In 2009, the Palmer v. City of Los Angeles decision held that the inclusionary rental housing program in Los Angeles violated the Costa-Hawkins Act, which prohibits local governments from rent-controlling units built after February 1, 1995. Since then, cities have navigated around the Palmer decision with relatively minor changes in the form, but not the substance, of their inclusionary housing requirements. In San Francisco, for example, developers are no longer required to provide on-site inclusionary units. Instead, paying an affordable housing fee is the default option, and developers may voluntarily opt to provide on-site units where certain conditions are met.
In response to Palmer, affordable housing advocates in Sacramento pushed aggressively for AB1229, a statewide law that would reverse the decision by allowing cities to require inclusionary rental units. It was narrowly passed by the Legislature over bipartisan objections. Last week, Governor Brown vetoed the bill, recalling his experiences in Oakland:
“As Mayor of Oakland, I saw how difficult it can be to attract development to low and middle income communities. Requiring developers to include below-market units in their projects can exacerbate these challenges, even while not meaningfully increasing the amount of affordable housing…”
The failure of AB 1229 will not impact San Francisco’s inclusionary housing program, which has been revamped to comply with Palmer. However, San Francisco’s approach to Palmer is based on a narrow exemption to the Costa-Hawkins Act. The exemption allows cities to restrict rents in projects that received (a) a direct government financial contribution or (b) a density bonus or development incentive under the state Density Bonus Law.
In order to provide affordable rental units, builders must enter into a Costa-Hawkins Agreement with the City. In most cases, the agreements are based on a project having received a bonus or incentive under the Density Bonus Law. However, the bonuses and incentives cited in most agreements are far less than what is required by state law.
In fact, prior to the Palmer decision, the City took the position that the Density Bonus Law applied only where projects provided more affordable housing than was required under the Planning Code. This meant that most private projects were not, in the City’s eyes, eligible for any bonuses or concessions. The City quietly reversed itself only when it became necessary to avoid the impact of Palmer on its inclusionary housing program. A recent court decision, Latinos Unidos del Valle de Napa y Solano v. County of Napa (“Latinos Unidos”) confirmed that the current approach is correct: density bonuses are available for projects including only required affordable housing.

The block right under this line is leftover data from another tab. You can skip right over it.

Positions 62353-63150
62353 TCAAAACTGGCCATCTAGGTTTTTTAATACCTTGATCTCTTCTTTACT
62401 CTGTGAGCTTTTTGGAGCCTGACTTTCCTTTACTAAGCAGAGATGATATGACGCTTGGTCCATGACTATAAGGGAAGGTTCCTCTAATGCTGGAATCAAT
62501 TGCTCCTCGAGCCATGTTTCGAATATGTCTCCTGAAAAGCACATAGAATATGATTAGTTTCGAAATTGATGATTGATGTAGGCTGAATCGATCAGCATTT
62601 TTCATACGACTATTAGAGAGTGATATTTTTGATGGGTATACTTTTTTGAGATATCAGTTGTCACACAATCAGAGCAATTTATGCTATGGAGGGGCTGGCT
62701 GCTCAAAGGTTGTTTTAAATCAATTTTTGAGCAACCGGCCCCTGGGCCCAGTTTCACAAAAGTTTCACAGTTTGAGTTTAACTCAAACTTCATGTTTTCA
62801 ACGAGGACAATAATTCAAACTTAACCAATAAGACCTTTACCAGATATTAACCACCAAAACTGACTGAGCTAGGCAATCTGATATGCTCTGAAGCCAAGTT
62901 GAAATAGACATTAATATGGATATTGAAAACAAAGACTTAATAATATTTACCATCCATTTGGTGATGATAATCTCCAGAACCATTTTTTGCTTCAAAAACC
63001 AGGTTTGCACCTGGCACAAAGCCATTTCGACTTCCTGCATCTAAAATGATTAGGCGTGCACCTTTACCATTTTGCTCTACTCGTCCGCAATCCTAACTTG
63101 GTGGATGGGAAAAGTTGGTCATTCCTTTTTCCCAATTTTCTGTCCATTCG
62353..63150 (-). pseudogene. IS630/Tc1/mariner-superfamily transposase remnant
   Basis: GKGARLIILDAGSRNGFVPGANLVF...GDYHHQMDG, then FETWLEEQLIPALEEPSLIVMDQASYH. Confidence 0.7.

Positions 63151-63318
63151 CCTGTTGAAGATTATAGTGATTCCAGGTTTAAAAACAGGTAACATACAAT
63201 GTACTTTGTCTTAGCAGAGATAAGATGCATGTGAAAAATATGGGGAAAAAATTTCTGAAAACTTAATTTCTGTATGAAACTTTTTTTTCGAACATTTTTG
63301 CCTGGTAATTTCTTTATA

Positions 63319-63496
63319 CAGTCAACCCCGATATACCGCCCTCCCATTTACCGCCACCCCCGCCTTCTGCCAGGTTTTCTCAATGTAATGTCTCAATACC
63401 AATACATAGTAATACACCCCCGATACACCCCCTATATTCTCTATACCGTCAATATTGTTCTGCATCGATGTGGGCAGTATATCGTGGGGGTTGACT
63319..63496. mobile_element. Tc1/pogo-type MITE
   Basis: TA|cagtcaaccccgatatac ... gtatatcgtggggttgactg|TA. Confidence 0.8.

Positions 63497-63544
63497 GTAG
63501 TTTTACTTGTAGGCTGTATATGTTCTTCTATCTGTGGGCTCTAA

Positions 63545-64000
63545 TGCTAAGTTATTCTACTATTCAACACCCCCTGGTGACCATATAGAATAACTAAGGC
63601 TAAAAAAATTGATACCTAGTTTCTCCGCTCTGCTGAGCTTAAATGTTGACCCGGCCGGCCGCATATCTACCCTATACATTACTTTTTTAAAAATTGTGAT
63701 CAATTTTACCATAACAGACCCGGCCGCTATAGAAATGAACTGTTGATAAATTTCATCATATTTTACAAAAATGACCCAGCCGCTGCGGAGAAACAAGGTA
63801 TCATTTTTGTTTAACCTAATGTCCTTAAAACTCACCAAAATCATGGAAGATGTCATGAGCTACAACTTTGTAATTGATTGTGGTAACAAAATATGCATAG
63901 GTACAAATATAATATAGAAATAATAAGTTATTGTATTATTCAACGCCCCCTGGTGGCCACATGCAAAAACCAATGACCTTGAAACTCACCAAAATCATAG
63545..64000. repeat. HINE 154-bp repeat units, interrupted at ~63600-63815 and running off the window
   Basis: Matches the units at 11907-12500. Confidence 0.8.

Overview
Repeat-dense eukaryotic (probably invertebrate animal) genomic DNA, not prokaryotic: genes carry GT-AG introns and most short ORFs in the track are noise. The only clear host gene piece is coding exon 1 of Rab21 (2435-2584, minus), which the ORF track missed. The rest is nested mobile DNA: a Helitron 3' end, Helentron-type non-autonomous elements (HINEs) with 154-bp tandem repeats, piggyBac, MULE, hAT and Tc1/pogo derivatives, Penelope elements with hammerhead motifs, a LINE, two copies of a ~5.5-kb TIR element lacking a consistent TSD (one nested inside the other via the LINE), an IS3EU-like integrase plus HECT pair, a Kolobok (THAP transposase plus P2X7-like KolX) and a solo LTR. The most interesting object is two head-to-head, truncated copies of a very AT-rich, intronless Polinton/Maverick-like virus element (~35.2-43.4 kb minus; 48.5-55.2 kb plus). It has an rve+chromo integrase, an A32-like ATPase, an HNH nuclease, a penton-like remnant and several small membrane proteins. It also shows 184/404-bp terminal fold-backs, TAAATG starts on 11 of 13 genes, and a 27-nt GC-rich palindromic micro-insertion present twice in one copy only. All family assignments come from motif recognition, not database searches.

In spite of its stated commitment to affordable housing, the City has lagged in implementing what could be a powerful tool to encourage housing production. It has failed to pass an ordinance describing how the Density Bonus Law is to be implemented – an ordinance expressly required by state law. In the rare instances where the City has granted bonuses, it has required zoning legislation by the Board of Supervisors. State law specifically declares this unnecessary.
Though it would certainly be challenging to get a bonus approved given the City’s past reluctance, the benefits are compelling. For example, a rental project meeting the minimum 12 percent requirement for affordable housing would be eligible for a 23 percent density bonus, plus an incentive or concession to help defray affordable housing costs. In addition, cities are prohibited from applying “any development standard that will have the effect of physically precluding” a development from providing bonus units. This could allow for height, bulk or floor area bonuses in districts where density is limited only by the allowable building envelope. In Wollmer v. City of Berkeley, the Court of Appeals upheld height, floor area and setback variances, which were needed to allow density bonus units.
Finally, the benefits of implementing the Density Bonus Law would not accrue only to builders. The general public is the intended beneficiary: the law is meant to address the housing shortfall as a matter of “urgent public necessity” so that Californians are not “forced to unnecessarily accept further limitations on their personal aspirations, their social and economic mobility, and their physical comfort and well-being.” That seems like something San Francisco can get behind.
The issues discussed in this update are not intended to be legal advice and no attorney-client relationship is established with the recipient. Readers should consult with legal counsel before relying on any of the information contained herein. Reuben, Junius & Rose, LLP is a full service real estate law firm. We specialize in land use, development and entitlement law. We also provide a wide range of transactional services, including leasing, acquisitions and sales, formation of limited liability companies and other entities, lending/workout assistance, subdivision and condominium work.